My Personal Criteria for a Startup Investment

From 30 Early Stage Investments Over 24 years

I love visiting startup companies in a mini trade show environment. It gives me an opportunity to meet the people who are working at the companies. I much prefer this as an initial introduction. To me, it is much more revealing, more intimate, than a formal seven-minute stage presentation. Such was the case at the Atlanta Tech Village Christmas party last year.

$64,000 Question

I walked into the community room and locked eyes with a young man standing in front of the TrustStamp booth. I walked over and introduced myself.

He said, “I’m Chris Kiser. I’m the Customer Success Manager for TrustStamp. I just today heard your name from Virginia Persons. She told me you lead a meeting called Angel Lounge at the ATDC for angel investors.”

“That’s right. We’ve been meeting weekly for the last three years. Our purpose is to become better angel investors,” I said.

Then he asked the $64,000 question, “What makes you want to invest in a company?”

I Want to Invest

It was interesting how he asked this question. He personalized it. Most articles you’ll read on this subject answer the question, “What are the criteria which make a startup attractive to angel investors?”

David Cummings answered this question in a blog he wrote back in November 2017. He came up with the three components of a successful startup. He’s beautifully captured them in the simple rhyme: team, stream, and not a meme. I like what he’s done here. A quick and effective checklist for evaluating deals.

I was stunned for a moment when Chris hit with such a direct and personal question.

In what seemed like an eternity but was a couple of seconds, the potential answers fired through my mind. I gave him the simple answer: great team, great idea, and great market. But here are my personal criteria.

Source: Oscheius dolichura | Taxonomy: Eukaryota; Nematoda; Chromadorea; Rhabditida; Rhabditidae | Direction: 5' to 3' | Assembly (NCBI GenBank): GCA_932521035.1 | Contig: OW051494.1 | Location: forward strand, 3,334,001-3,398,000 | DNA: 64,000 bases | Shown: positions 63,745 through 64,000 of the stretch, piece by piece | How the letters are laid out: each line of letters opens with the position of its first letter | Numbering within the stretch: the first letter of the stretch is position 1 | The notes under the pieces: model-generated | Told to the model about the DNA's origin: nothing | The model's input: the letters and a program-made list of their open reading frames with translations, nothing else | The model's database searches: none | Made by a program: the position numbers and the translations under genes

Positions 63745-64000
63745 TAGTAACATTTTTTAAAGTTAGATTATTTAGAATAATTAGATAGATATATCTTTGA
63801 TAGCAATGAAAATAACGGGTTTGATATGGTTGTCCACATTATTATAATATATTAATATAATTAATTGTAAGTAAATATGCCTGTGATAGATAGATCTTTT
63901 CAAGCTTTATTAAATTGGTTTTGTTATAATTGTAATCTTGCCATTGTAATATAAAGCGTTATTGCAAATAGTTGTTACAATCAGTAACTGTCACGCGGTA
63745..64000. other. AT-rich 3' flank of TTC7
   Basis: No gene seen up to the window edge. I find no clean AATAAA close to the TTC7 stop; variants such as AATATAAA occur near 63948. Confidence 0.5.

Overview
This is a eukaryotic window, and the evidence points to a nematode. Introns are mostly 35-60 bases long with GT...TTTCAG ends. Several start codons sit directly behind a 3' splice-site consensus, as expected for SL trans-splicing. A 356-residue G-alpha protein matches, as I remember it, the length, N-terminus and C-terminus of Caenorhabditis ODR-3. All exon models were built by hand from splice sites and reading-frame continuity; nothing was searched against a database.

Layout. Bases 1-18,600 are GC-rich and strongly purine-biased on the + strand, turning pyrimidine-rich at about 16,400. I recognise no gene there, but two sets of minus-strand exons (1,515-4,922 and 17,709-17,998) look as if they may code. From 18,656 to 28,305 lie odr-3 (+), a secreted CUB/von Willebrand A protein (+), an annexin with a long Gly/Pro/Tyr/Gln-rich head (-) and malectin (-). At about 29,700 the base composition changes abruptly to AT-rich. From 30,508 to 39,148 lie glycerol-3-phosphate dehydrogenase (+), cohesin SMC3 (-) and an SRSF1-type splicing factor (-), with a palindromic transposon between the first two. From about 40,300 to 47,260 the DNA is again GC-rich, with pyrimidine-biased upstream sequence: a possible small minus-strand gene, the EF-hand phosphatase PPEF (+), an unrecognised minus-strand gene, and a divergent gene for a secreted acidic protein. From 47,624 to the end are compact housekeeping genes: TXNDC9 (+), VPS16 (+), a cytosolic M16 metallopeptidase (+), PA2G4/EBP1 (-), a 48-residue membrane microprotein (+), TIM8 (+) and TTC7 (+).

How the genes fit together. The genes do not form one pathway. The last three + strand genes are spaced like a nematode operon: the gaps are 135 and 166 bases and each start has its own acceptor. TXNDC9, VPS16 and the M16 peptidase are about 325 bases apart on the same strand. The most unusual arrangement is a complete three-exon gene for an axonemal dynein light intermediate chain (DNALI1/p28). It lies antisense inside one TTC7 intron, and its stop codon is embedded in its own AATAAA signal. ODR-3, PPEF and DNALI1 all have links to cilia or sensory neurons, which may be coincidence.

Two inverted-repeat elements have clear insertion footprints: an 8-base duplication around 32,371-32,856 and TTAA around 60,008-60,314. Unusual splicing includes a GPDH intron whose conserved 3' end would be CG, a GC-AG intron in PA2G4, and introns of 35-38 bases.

If I can check these boxes, then I want to invest.

1. Entrepreneur

A capable and likable entrepreneur with proven character and clear customer-focused motivation.

2. Problem

A big enough, well-defined problem the entrepreneur is aiming to solve.

3. Solution

An idea which solves the problem and makes sense with the entrepreneur solving it.

4. Buyer

Must know who they are selling to and why they will buy it.

5. Interest

A problem I care about and a solution that interests me.

6. Sustainability

An agreement on how this startup will eventually make a profit and what it will take to get there. This is sustainability.

7. Value-add

I bring something to the table in addition to the money. I see it, and the entrepreneur sees it. I need to be valued in the deal.

I have invested in over 30 early stage deals over the last 24 years. I wish I had these criteria when I got started. But wisdom is what you get when you don’t get what you want.

Wisdom can only come with experience. And experience for an angel investor begins after you write that check.

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2 thoughts on “My Personal Criteria for a Startup Investment

  1. That is a great list! Thanks for sharing Charlie!

    My favorite starting point is “timing”. It’s a tough one to forecast, but I want to see that the team has done the research and has data to support the timing is good and getting better.

    • Timing. I believe the closer we can get to figuring out timing the smaller the opportunity but the greater the chance for sustainability. That said, I still believe we should work toward understanding timing as best we can. This is the purpose of Y Combinator, Flashpoint and other incubators. They are all focused on defining authentic demand. But some of the crazy, big opportunities happened in some cases by simply being in the right place at the right time. And that’s God’s timing.